Web Design Tangent: Bells and Whistles

Screen shot of lopera shmopera site
Screen shot of L’opera Shmopera site

Last monday, the class was instructed by Erik Fadiman on jquery slideshows and audio in html 5. I was a bit defeated by all the code that seemed to melt between my fingers. I still can’t fathom how there is not really an undo button.

So, what happened? I had made a foundation of code that was like quicksand. Firstly, it was quick, indeed. When I started coding, I was making tags where I should have been making classes, headers when I should have been making tags… you get the idea. What’s worse is that when I was trying to streamline my code, I was deleting rules left and right (with my unsystematic way of naming things, it seemed like everything was obsolete). And like an ocean with my back turned, I made a monster. A website that gave out errors like a happy-go-lucky pamphleteer. I felt utterly doomed. How do you debug something like that? And, so when I started to input the jquery slideshow code, I was way in over my head. So, I did what any newb web designer would do. I started over… but not really.

This is the fun part. My instructor keeps giving us these files that have all of the code that we’re supposed to have already in it. So, I took my image file with me and moved my rootsite, to so-to-speak live in a tent built by someone else’s code. I think that’s as the biz put it “black hat.” Am I using that correctly?

I restyled some of the boxes, imput my own images and background patterns, googlefonts, media, etc. At this point you can see the skeleton that I put my meat on to when you make the window smaller because I didn’t restyle the rest of the modes– tablet and phone. See what I did here. I’m flabbergasted at my emotional response to what I’ve done. The thing with code is that when coders provide it for you, they are “open sourcing” it. They abide by this new kind of model where you share what you know and build on other people’s work. As Wikipedia says, “In production and development, open source is a philosophy or pragmatic methodology.”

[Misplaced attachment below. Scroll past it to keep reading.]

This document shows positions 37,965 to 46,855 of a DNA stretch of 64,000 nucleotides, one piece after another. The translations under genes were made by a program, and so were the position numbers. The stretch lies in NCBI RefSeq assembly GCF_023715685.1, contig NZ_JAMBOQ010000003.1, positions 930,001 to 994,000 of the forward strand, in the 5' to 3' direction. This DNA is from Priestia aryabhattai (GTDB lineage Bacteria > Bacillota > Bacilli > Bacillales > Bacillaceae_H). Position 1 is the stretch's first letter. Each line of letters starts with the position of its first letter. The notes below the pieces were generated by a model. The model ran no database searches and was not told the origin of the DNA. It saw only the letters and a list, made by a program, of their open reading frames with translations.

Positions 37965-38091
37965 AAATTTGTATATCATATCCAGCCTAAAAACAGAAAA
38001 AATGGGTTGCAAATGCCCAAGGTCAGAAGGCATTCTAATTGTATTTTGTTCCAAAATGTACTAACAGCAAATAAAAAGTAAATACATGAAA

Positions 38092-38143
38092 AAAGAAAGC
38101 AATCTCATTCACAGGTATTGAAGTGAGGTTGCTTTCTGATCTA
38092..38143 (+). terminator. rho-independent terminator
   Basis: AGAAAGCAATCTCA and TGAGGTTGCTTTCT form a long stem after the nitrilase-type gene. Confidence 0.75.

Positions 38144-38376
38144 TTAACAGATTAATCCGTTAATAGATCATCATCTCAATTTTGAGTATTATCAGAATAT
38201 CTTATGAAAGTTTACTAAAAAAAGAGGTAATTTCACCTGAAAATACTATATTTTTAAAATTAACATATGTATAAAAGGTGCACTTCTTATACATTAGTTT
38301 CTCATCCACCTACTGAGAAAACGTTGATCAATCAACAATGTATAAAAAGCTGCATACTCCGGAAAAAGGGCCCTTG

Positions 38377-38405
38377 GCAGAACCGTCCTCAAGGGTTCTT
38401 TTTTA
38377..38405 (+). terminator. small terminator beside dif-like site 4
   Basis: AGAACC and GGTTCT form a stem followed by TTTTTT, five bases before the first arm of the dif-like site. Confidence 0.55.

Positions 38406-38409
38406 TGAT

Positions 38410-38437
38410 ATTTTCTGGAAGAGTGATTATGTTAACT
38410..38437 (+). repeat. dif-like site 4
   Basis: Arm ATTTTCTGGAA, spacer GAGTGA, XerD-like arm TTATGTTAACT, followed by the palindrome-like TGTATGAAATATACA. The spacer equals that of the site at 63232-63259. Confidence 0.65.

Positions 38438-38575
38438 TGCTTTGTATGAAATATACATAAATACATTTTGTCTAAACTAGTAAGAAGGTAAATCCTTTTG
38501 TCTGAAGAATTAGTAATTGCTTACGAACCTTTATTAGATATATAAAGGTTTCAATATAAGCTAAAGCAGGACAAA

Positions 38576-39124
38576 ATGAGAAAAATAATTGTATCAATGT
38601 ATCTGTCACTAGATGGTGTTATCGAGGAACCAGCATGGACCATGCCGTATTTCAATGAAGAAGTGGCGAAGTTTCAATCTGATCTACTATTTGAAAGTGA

Lately, I’ve been a little frustrated with the web design bootcamp. I added over states using different background images, only a week later to learn about CSS sprites. The week after that, I learned that file size can be an issue and I should cut back on some things (ooh… perhaps the CSS sprites). That and also, what coders do anyway is google tutorials with the thing they want to do (that has the code attached) so it becomes a copy-paste job. So, when is copy-paste too much? My instructor provided a website with connected js (javascript), css, and media queries. All I have to do is style it to my liking and now, I have a site with bells and whistles and I didn’t have to adjust long complicated strings of code. Does that mean that I am a supporter of the open source movement or a jerk?

What I am learning about learning when it comes to technology that it’s best to have a temporary file. What I mean is that things keep changing and it feels like I have to keep up.  I have to admit to myself that all the “books” are written with disappearing ink (that’s a thing actually) and now I am wondering why did I learn that other thing?

It’s about history. It’s about this grand tradition of coders and how every coder started with basic html. It’s worth knowing how much hard work has been streamlined by the Open Source movement. The fact that students like me don’t have to invent the wheel every time. But, it makes me curious about the grand scheme of things. I feel like I’ve learned a lot in this Web Design Bootcamp. However, it raises as many questions about ethics. When is it too much copy-paste work? Who’s going to know? Does it matter? If I am not going to be a developer, just a graphic designer with a crutch is it okay? At this point, developing feels more like those player pianos. The ones where the keys light up and I press them and with enough practice, I can learn the song, but not with sheet music. Not with music theory. With muscle memory. Just following.

Then, I think it becomes more like cooking. Does the fact that I use Betty Crocker’s recipe to the letter somehow defeat the fact that my pie is delicious? But, what about my integrity as a chef/ designer/ coder? I don’t know these answers, but food for thought.

(Earlier Post Relating to This Project)

Update 7-31-12: An excerpt from a conversation with Erik Fadiman

KC: quick question: as reflected in my last blog post (https://katarinacountiss.com/2012/07/25/web-design-process-bells-and-whistles/), is it a proper approach to have a template and merely plug in the right data and re-stylize rather than link up new media queries/js etc. every time?
EF: both are good ways of working and a matter of preference. Most professionals use some sort of ‘framework’ to speed up development time. but every project is different so you need to be able to adapt a framework and or build your own.

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